12. Torres-Rosas R, Yehia G, Peña G, Mishra P, del Rocio T-BM, Moreno-Eutimio MA, et al. Dopamine mediates the vagal modulation of the immune system by electroacupuncture. Nat Med. 2014;20:291–5.

    Article  CAS  PubMed  PubMed Central  Google Scholar 

  13. Wang Y, Ji M, Wang L, Chen L, Li J. Xuebijing injection improves the respiratory function in rabbits with oleic acid-induced acute lung injury by inhibiting IL-6 expression and promoting IL-10 expression at the protein and mRNA levels. Exp Ther Med. 2014;8:1593–8.

    PubMed  PubMed Central  Google Scholar 

  14. Wang J. Integrative treatment of acute critical illness diagnosis and treatment ideas and practice course. Tianjin J Tradit Chin Med. 1998;15:241–2.

    Google Scholar 

  15. Xue L. Research of the new strategy for the treatment of systemic inflammatory response syndrome and multiple organ dysfunction syndrome: an experimental study of the effect of traditional Chinese herb “xue bi jing.”. Chin Crit Care Med. 1997;9:18–20. 64.

    Google Scholar 

  16. Jiao L, Yao Y, Shou S. Effects of Xuebijing injection on hepatic gelsolin and inflammatory cytokine in septic rats. Med J Chin Peoples Liberation Army. 2011;36:14–6.

    Google Scholar 

  17. He XD, Wang Y, Wu Q, Wang HX, Chen ZD, Zheng RS, et al. Xuebijing protects rats from sepsis challenged with Acinetobacter baumannii by promoting annexin A1 expression and inhibiting proinflammatory cytokines secretion. Evid Based Complement Alternat Med. 2013;2013:804940. doi:10.1155/2013/804940.

    PubMed  PubMed Central  Google Scholar 

  18. Geng P, Xia P, Gu J, Xu M, Xu J, Tan D, et al. Intervention of Xuebijing injection against early hypercoagulability in patients with severe sepsis. Chin J Integr Tradit West Med Intensive Crit Care. 2008;15:346–9.

    Google Scholar 

  19. Dai XG, Yao YM, Ai YH, Yu Y. The enhancing effect of “Xuebijing injection” on lipopolysaccharide-induced apoptosis of regulatory T cells and mediation of polarization of helper T cells [in Chinese]. Zhonghua Shao Shang Za Zhi. 2009;25:106–10.

    CAS  PubMed  Google Scholar 

  20. Zhu MJ, Zhang G, Hu MH, Chen YB, Ji CL. Stasis-resolving and detoxifying effect of Xuebijing injection on severe pneumonia: a systematic review. Chin J Evid Based Med. 2014;14:462–8.

    Google Scholar 

  21. Mandell LA, Wunderink RG, Anzueto A, Bartlett JG, Campbell GD, Dean NC, et al. Infectious Diseases Society of America/American Thoracic Society consensus guidelines on the management of community-acquired pneumonia in adults. Clin Infect Dis. 2007;44 Suppl 2:S27–72.

    Article  CAS  PubMed  Google Scholar 

  22. Bone RC, Balk RA, Cerra FB, Dellinger RP, Fein AM, Knaus WA, et al. Definitions for sepsis and organ failure and guidelines for the use of innovative therapies in sepsis. Chest. 1992;101:1644–55.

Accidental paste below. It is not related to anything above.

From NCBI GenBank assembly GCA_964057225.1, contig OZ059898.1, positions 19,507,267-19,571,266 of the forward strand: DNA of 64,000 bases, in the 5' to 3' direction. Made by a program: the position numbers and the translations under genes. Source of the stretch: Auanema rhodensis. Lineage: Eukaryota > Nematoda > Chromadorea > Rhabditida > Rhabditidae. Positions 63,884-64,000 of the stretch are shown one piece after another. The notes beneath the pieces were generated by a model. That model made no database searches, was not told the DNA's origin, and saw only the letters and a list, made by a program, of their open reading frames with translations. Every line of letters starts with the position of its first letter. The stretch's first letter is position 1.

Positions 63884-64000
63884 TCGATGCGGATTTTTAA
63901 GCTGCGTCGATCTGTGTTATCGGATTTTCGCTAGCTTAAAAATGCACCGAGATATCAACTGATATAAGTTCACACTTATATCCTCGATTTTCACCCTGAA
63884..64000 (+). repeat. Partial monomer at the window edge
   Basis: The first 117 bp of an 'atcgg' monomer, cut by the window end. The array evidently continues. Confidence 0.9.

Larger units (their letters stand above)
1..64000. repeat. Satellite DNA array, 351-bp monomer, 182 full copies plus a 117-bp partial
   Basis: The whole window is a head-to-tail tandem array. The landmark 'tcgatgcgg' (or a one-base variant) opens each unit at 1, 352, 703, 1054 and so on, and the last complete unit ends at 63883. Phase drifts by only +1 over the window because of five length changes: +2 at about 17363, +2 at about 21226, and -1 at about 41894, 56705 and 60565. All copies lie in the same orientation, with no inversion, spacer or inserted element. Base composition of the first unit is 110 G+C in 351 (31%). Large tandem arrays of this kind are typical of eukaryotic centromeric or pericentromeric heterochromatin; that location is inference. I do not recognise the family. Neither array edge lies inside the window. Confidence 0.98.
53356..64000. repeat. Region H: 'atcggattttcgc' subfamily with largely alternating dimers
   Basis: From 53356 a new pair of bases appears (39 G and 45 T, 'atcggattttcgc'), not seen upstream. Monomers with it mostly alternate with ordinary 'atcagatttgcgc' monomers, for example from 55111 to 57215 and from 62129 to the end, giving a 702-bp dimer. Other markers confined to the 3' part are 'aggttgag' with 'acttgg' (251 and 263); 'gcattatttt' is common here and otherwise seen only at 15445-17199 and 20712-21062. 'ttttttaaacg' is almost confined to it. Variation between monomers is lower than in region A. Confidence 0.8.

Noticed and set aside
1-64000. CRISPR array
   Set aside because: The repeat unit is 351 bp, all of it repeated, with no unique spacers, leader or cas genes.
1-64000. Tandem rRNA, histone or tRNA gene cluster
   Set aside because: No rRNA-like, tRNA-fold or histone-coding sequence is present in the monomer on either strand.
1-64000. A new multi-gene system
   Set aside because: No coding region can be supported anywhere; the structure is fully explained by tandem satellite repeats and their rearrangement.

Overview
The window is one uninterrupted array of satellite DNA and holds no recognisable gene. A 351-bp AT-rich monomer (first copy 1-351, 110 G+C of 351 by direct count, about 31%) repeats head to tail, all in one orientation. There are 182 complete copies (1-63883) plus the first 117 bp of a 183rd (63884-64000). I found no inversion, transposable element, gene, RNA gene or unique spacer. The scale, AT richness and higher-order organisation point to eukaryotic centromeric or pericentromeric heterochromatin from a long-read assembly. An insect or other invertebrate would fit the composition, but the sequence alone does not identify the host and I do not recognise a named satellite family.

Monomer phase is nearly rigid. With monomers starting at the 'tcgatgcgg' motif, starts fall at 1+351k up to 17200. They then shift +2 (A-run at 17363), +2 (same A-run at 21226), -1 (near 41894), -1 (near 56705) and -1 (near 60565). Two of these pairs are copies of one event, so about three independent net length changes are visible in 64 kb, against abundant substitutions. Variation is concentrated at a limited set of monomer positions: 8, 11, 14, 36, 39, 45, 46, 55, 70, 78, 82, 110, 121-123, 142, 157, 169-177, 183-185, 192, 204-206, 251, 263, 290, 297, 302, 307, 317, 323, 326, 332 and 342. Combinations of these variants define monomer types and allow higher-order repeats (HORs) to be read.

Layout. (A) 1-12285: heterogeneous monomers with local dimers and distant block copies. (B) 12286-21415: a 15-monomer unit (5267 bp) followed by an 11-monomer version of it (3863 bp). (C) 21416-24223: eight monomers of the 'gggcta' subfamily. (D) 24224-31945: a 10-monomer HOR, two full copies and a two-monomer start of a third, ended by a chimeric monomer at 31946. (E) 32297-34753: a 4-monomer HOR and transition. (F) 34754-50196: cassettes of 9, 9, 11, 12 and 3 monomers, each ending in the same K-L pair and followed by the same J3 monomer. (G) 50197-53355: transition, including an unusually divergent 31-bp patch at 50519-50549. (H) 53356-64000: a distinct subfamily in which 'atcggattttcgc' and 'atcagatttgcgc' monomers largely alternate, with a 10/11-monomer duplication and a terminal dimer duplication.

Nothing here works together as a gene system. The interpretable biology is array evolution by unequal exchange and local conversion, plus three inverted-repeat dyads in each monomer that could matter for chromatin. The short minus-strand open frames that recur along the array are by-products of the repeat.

Article  CAS  PubMed  Google Scholar 

  23. The ARDS Definition Task Force. Acute respiratory distress syndrome: the Berlin Definition. JAMA. 2012;307:2526–33.

    Google Scholar 

  24. Dellinger RP, Levy MM, Rhodes A, Annane D, Gerlach H, Opal SM, et al. Surviving Sepsis Campaign: international guidelines for management of severe sepsis and septic shock, 2012. Intensive Care Med. 2013;39:165–228.

    Article  CAS  PubMed  Google Scholar 

  25. Julián-Jiménez A, Reyes MJ P de l, Parejo Miguez R, Laín-Terés N, Cuena-Boy R, Lozano-Ancín A. Improved management of community-acquired pneumonia in the emergency department. Arch Bronconeumol. 2013;49:230–40.

    Article  PubMed  Google Scholar 

  26. Li J, Qiao Y, Zhang H, et al. The therapeutic effects of Xuebijing injection on community acquired pneumonia patients accompanied by acute kidney injury. Chin J Integr Tradit West Med Intensive Crit Care. 2012;19(4):226–9.

    Google Scholar 

  27. Woodhead M, Blasi F, Ewig S, Huchon G, Ieven M, Ortqvist A, et al. Guidelines for the management of adult lower respiratory tract infections. Eur Respir J. 2005;26:1138–80.

    Article  CAS  PubMed  Google Scholar 

  28. Gustot T, Durand F, Lebrec D, Vincent JL, Moreau R. Severe sepsis in cirrhosis. Hepatology. 2009;50:2022–33.

    Article  CAS  PubMed  Google Scholar 

  29. Murray JF, Matthay MA, Luce JM, Flick MR. An expanded definition of the adult respiratory distress syndrome. Am Rev Respir Dis. 1988;138:720–3.

    Article  CAS  PubMed  Google Scholar 

  30. Marshall JC, Cook DJ, Christou NV, Bernard GR, Sprung CL, Sibbald WJ. Multiple organ dysfunction score: a reliable descriptor of a complex clinical outcome. Crit Care Med. 1995;23:1638–52.

    Article  CAS  PubMed  Google Scholar